Hackers now are using botnets to take the hard work out of breaking into networks

Just take 15 seconds to break into a network and lay the way for an attacker. It turns out that botnets might be an easier way to break into a network, not least by taking the grunt work out of it. It’s not a new concept; information security researchers have seen it before with bots running through lists of default usernames and passwords to hijack Internet of Things devices.

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It’s not unheard of to see botnets conducting device exploitation using public and known vulnerabilities to silently break into devices to take them over, and steal data or conduct attacks.

New research from Boston-based Cybereason wanted to test the theory that a botnet can be used to break into a network.

By creating a honeypot network, the information security researchers were able to see how hackers are using the same kind of tools to their advantage. Hackers took a botnet to conduct early exploitation and reconnaissance without needing to get stuck in them. Only when the botnet had a foot in the door did the hacker jump in and takes over.

“For defenders, automatic exploitation in a matter of seconds means they’ll likely be overwhelmed by the speed at which the bot can infiltrate their environment,” said the report by Israel Barak, Cybereason chief information security officer.

“The increasing automation of internal network reconnaissance and lateral movement is an even larger concern,” he said.

Here’s how it worked. The security firm set up a honeypot, a fake financial firm, with several points of attack. The network was small, but consisted of two Ubuntu servers, one for email and a Windows-based dev-ops server.

First, the researchers scattered “leaked” server credentials across dark web markets that would allow an attacker to gain access to the network over the RDP, a widely abused remote access system that when exploited allows attackers to sit at a compromised system as though they were really there. Then additional RDP services from local administrator and root accounts using weak passwords were opened as bait.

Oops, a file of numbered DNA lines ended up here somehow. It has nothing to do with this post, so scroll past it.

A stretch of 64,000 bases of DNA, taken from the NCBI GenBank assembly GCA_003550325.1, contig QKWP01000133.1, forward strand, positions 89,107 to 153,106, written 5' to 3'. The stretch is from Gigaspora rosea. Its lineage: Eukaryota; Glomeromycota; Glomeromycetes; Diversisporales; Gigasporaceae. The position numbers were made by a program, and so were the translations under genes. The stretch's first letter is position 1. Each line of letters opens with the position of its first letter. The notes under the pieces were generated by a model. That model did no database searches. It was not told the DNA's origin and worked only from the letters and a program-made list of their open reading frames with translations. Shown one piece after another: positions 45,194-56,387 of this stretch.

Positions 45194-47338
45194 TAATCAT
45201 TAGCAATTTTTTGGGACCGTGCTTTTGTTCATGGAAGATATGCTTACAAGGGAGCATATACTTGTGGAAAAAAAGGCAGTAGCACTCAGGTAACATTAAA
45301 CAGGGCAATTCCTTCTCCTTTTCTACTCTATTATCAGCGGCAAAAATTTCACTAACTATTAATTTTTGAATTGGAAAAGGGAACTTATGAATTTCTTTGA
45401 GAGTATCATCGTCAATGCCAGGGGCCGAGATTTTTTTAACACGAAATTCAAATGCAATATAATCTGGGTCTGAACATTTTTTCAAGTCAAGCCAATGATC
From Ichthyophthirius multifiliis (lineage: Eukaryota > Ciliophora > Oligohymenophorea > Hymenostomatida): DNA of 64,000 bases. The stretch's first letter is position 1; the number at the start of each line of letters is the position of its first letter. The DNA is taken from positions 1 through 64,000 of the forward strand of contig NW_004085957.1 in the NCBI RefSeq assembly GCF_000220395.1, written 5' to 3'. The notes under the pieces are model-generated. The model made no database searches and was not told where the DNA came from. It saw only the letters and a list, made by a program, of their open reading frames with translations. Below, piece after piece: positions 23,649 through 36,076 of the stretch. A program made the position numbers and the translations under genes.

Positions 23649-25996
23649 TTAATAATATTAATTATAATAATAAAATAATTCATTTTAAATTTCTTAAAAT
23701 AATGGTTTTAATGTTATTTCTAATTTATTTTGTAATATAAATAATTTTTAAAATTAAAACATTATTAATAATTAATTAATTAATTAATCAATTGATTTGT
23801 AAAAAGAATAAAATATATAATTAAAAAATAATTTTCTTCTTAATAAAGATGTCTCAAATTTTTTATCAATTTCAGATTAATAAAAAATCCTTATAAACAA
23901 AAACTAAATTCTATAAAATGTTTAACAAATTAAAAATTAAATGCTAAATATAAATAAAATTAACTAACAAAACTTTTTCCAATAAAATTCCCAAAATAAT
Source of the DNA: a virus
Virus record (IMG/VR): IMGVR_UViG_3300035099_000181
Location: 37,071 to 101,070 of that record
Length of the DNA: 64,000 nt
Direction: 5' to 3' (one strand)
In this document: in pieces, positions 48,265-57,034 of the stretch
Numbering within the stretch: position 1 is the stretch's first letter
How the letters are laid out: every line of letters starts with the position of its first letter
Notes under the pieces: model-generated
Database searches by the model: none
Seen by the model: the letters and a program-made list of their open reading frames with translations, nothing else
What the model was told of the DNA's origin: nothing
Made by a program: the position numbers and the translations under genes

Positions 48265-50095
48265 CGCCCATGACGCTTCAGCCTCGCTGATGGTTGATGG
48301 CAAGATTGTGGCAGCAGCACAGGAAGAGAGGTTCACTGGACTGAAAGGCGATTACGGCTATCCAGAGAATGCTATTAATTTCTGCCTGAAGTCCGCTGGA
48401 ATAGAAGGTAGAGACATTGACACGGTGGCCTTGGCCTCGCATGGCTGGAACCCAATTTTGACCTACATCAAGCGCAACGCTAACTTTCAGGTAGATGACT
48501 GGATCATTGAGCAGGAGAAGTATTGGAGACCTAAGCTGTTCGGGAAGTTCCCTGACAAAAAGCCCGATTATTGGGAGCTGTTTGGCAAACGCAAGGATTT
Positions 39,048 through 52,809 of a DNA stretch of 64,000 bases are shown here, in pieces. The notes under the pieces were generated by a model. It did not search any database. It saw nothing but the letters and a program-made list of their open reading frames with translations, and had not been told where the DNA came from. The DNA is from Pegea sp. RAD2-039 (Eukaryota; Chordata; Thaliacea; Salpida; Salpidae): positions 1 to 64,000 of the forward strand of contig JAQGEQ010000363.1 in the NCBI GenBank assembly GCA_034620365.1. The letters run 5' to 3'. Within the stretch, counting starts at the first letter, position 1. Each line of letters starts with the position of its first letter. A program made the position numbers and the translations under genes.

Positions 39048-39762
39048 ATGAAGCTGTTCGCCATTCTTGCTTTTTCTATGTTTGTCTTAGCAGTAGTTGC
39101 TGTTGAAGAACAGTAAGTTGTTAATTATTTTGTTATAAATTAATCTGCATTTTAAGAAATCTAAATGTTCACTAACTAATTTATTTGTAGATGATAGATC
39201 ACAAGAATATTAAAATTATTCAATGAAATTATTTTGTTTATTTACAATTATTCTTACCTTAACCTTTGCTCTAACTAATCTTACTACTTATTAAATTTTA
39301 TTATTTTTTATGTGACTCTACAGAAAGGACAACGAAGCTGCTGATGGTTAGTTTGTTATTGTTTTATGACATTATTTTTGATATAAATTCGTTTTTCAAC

Somewhat unexpectedly, the passwords dumped to the dark web didn’t go anywhere.

“Despite dressing up the information as a low level hacker who got lucky and didn’t know where to go from there, not a single set of credentials was used,” said Ross Rustici, senior director at Cybereason.

But within a couple of hours, a bot had broken in with the weak passwords, scanned the network, and created new administrator user accounts using the command line.

The bot also dumped the credentials of a compromised machine by scanning for browser cookies, including common banks, financial services, online retailers, and social networks and dating sites.

Two days later, a human hacker dropped into the honeypot using one of the backdoored credentials, possibly to determine what data needed to be stolen, the information security professional said. Knowing how the network looked, more than three gigabytes of dummy data was stolen.

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